If recent figures are anything to go by, then returning to cycling as an adult is indeed just like riding a bike.
When coronavirus caused public transport to shut down for all but essential journeys mid-March, people in the UK flocked to buy a new set of (two) wheels. According to the Bicycle Association, bike sales increased by 63% year-on-year between April and June 2020.
Elsewhere, the UK Department for Transport found that cycling levels increased by up to 300% in lockdown. Outdoor retailer Halfords noted a 57% bump in bike sales over the last three months. The chain is struggling to keep up with demand but expects the boom to continue long-term thanks to a continued desire to avoid buses and trains.
The UK government is also backing the shift towards pedal power, dishing out free £50 vouchers for bicycle repairs and pledging to increase the number of cycle lanes in the UK as part of a £2bn investment plan.
However, for brands attached to the mode of travel, questions linger about whether it will be an uphill journey to keep people on their bikes and build habits for life as convenience takes over and commuters return to road and rail.
‘Barely any Lyrca in sight’
For its part, the cycling industry has been quick to lean into its newfound popularity.
In June, over 50 relevant organisations (including Brompton Bicycle and Strava Metro) launched a brand-neutral campaign dubbed ‘Bike is Best’.
The effort has been billed as the “most extensive coordinated promotional campaign for cycling since the 1970s”, running across billboards, TV, digital and social. Its message? ’You don’t have to be a cyclist to ride a bike’ – a tagline designed to attract a new demographic of non-cyclists.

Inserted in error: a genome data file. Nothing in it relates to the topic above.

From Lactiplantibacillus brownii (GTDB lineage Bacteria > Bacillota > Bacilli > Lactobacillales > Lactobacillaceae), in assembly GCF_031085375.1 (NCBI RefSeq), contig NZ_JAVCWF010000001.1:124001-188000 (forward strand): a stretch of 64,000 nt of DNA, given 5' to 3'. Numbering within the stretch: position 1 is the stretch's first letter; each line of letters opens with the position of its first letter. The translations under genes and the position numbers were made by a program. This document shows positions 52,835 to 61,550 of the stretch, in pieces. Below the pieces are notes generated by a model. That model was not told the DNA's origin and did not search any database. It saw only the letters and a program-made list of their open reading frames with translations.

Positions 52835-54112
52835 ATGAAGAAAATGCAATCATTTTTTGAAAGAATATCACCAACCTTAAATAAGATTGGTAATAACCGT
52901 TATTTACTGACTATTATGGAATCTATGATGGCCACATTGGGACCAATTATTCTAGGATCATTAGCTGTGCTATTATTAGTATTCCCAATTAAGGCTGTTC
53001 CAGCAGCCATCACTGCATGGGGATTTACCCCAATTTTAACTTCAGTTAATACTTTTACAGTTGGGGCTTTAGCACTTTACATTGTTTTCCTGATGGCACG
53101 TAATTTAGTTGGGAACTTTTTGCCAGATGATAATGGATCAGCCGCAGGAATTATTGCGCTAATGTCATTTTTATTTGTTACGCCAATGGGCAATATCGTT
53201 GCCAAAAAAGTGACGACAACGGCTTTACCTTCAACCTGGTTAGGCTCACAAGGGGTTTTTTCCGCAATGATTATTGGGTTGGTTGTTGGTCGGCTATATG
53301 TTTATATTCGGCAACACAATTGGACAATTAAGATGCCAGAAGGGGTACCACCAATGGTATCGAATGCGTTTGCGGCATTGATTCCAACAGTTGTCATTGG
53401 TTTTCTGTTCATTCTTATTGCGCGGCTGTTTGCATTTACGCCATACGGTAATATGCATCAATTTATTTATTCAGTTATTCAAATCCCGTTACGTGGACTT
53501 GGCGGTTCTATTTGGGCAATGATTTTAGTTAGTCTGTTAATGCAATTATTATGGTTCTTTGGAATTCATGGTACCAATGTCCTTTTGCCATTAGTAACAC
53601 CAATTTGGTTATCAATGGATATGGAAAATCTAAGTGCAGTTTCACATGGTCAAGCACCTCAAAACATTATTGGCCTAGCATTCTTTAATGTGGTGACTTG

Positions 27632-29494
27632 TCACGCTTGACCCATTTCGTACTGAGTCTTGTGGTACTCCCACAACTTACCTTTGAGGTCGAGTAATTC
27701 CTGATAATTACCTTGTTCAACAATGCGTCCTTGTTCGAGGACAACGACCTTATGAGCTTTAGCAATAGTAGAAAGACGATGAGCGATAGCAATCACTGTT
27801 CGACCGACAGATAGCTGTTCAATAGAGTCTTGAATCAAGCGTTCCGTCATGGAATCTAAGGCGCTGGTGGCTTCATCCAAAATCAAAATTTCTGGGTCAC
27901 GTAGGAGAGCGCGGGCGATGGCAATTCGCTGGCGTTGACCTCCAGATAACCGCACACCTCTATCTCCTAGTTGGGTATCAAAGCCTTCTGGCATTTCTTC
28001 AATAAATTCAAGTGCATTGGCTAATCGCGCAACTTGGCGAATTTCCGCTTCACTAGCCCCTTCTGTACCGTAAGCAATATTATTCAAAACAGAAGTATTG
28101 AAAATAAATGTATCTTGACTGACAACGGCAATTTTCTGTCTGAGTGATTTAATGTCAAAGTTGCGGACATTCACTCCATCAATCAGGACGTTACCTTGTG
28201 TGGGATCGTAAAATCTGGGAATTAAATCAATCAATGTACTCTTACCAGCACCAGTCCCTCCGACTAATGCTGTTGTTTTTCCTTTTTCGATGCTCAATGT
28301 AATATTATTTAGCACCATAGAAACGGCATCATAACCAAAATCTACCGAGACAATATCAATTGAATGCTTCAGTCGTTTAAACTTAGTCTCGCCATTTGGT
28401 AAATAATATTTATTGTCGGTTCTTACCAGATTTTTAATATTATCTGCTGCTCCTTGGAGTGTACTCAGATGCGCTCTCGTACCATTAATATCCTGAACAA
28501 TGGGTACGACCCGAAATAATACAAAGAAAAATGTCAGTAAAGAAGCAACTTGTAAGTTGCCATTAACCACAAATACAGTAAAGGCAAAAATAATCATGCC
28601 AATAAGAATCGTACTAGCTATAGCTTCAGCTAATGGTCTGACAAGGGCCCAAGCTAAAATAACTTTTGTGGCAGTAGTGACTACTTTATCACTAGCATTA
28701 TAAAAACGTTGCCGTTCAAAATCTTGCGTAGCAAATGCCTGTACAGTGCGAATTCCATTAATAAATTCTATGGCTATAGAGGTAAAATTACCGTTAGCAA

The collab is being overseen by Fusion Media, a marketing communications agency specialising in cycling and active travel. Adam Tranter, Fusion’s founder and chief exec, says that even before lockdown, bike sales were increasing.
“This uptake has become a catalyst for the government’s plans for a ‘golden age of cycling’,” he explains, arguing that this moment is a “once-in-a-lifetime opportunity to instil behaviour change and change some of the perceptions around cycling”.
The campaign is on target to reach 30 million people in the UK by the end of August, and the group recently launched a petition to show the public’s support for better cycling infrastructure in the UK, which was signed by 10,000 people in the first 24 hours.
Tranter argues there’s an opportunity amid the crisis for relevant brands to redefine what a cyclist looks like.
“There is a new potential audience for the cycling industry and our creative reflects that – there’s barely any Lycra in sight. Our hero film and creative celebrates normal people doing normal things by bicycle and shows the benefits for everybody by using bikes for short journeys.”
While sales are on the up, however, he’s aware that nothing can be taken for granted. Just 6% of people in the UK say they want to return to the ”old normal”, but when it comes to public transport and car journeys, Tranter says we’re already “speeding back towards it”.